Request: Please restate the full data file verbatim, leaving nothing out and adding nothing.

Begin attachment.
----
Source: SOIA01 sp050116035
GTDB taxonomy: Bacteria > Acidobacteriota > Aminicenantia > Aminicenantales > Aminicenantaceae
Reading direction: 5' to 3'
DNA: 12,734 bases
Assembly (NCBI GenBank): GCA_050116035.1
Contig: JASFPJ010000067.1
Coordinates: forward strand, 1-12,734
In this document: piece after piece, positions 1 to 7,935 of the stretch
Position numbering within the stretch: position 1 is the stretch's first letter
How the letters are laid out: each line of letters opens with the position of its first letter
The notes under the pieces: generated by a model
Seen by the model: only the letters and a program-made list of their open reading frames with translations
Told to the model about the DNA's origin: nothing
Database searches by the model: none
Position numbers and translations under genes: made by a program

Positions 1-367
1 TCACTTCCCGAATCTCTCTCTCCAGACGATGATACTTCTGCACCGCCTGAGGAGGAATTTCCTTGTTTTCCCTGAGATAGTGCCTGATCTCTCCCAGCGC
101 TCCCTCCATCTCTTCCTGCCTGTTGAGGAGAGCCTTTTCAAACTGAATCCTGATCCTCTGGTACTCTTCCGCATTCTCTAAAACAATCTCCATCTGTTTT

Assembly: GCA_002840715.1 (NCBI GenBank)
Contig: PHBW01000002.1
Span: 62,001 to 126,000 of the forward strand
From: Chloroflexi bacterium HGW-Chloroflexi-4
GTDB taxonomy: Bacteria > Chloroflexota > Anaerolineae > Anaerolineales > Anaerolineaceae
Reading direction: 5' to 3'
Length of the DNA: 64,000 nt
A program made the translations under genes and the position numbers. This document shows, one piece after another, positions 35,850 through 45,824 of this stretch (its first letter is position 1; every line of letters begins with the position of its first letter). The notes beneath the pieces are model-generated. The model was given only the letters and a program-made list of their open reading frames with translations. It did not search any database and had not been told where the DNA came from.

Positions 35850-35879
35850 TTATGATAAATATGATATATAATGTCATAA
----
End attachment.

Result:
Source: SOIA01 sp050116035
GTDB taxonomy: Bacteria > Acidobacteriota > Aminicenantia > Aminicenantales > Aminicenantaceae
Reading direction: 5' to 3'
DNA: 12,734 bases
Assembly (NCBI GenBank): GCA_050116035.1
Contig: JASFPJ010000067.1
Coordinates: forward strand, 1-12,734
In this document: piece after piece, positions 1 to 7,935 of the stretch
Position numbering within the stretch: position 1 is the stretch's first letter
How the letters are laid out: each line of letters opens with the position of its first letter
The notes under the pieces: generated by a model
Seen by the model: only the letters and a program-made list of their open reading frames with translations
Told to the model about the DNA's origin: nothing
Database searches by the model: none
Position numbers and translations under genes: made by a program

Positions 1-367
1 TCACTTCCCGAATCTCTCTCTCCAGACGATGATACTTCTGCACCGCCTGAGGAGGAATTTCCTTGTTTTCCCTGAGATAGTGCCTGATCTCTCCCAGCGC
101 TCCCTCCATCTCTTCCTGCCTGTTGAGGAGAGCCTTTTCAAACTGAATCCTGATCCTCTGGTACTCTTCCGCATTCTCTAAAACAATCTCCATCTGTTTT

Assembly: GCA_002840715.1 (NCBI GenBank)
Contig: PHBW01000002.1
Span: 62,001 to 126,000 of the forward strand
From: Chloroflexi bacterium HGW-Chloroflexi-4
GTDB taxonomy: Bacteria > Chloroflexota > Anaerolineae > Anaerolineales > Anaerolineaceae
Reading direction: 5' to 3'
Length of the DNA: 64,000 nt
A program made the translations under genes and the position numbers. This document shows, one piece after another, positions 35,850 through 45,824 of this stretch (its first letter is position 1; every line of letters begins with the position of its first letter). The notes beneath the pieces are model-generated. The model was given only the letters and a program-made list of their open reading frames with translations. It did not search any database and had not been told where the DNA came from.

Positions 35850-35879
35850 TTATGATAAATATGATATATAATGTCATAA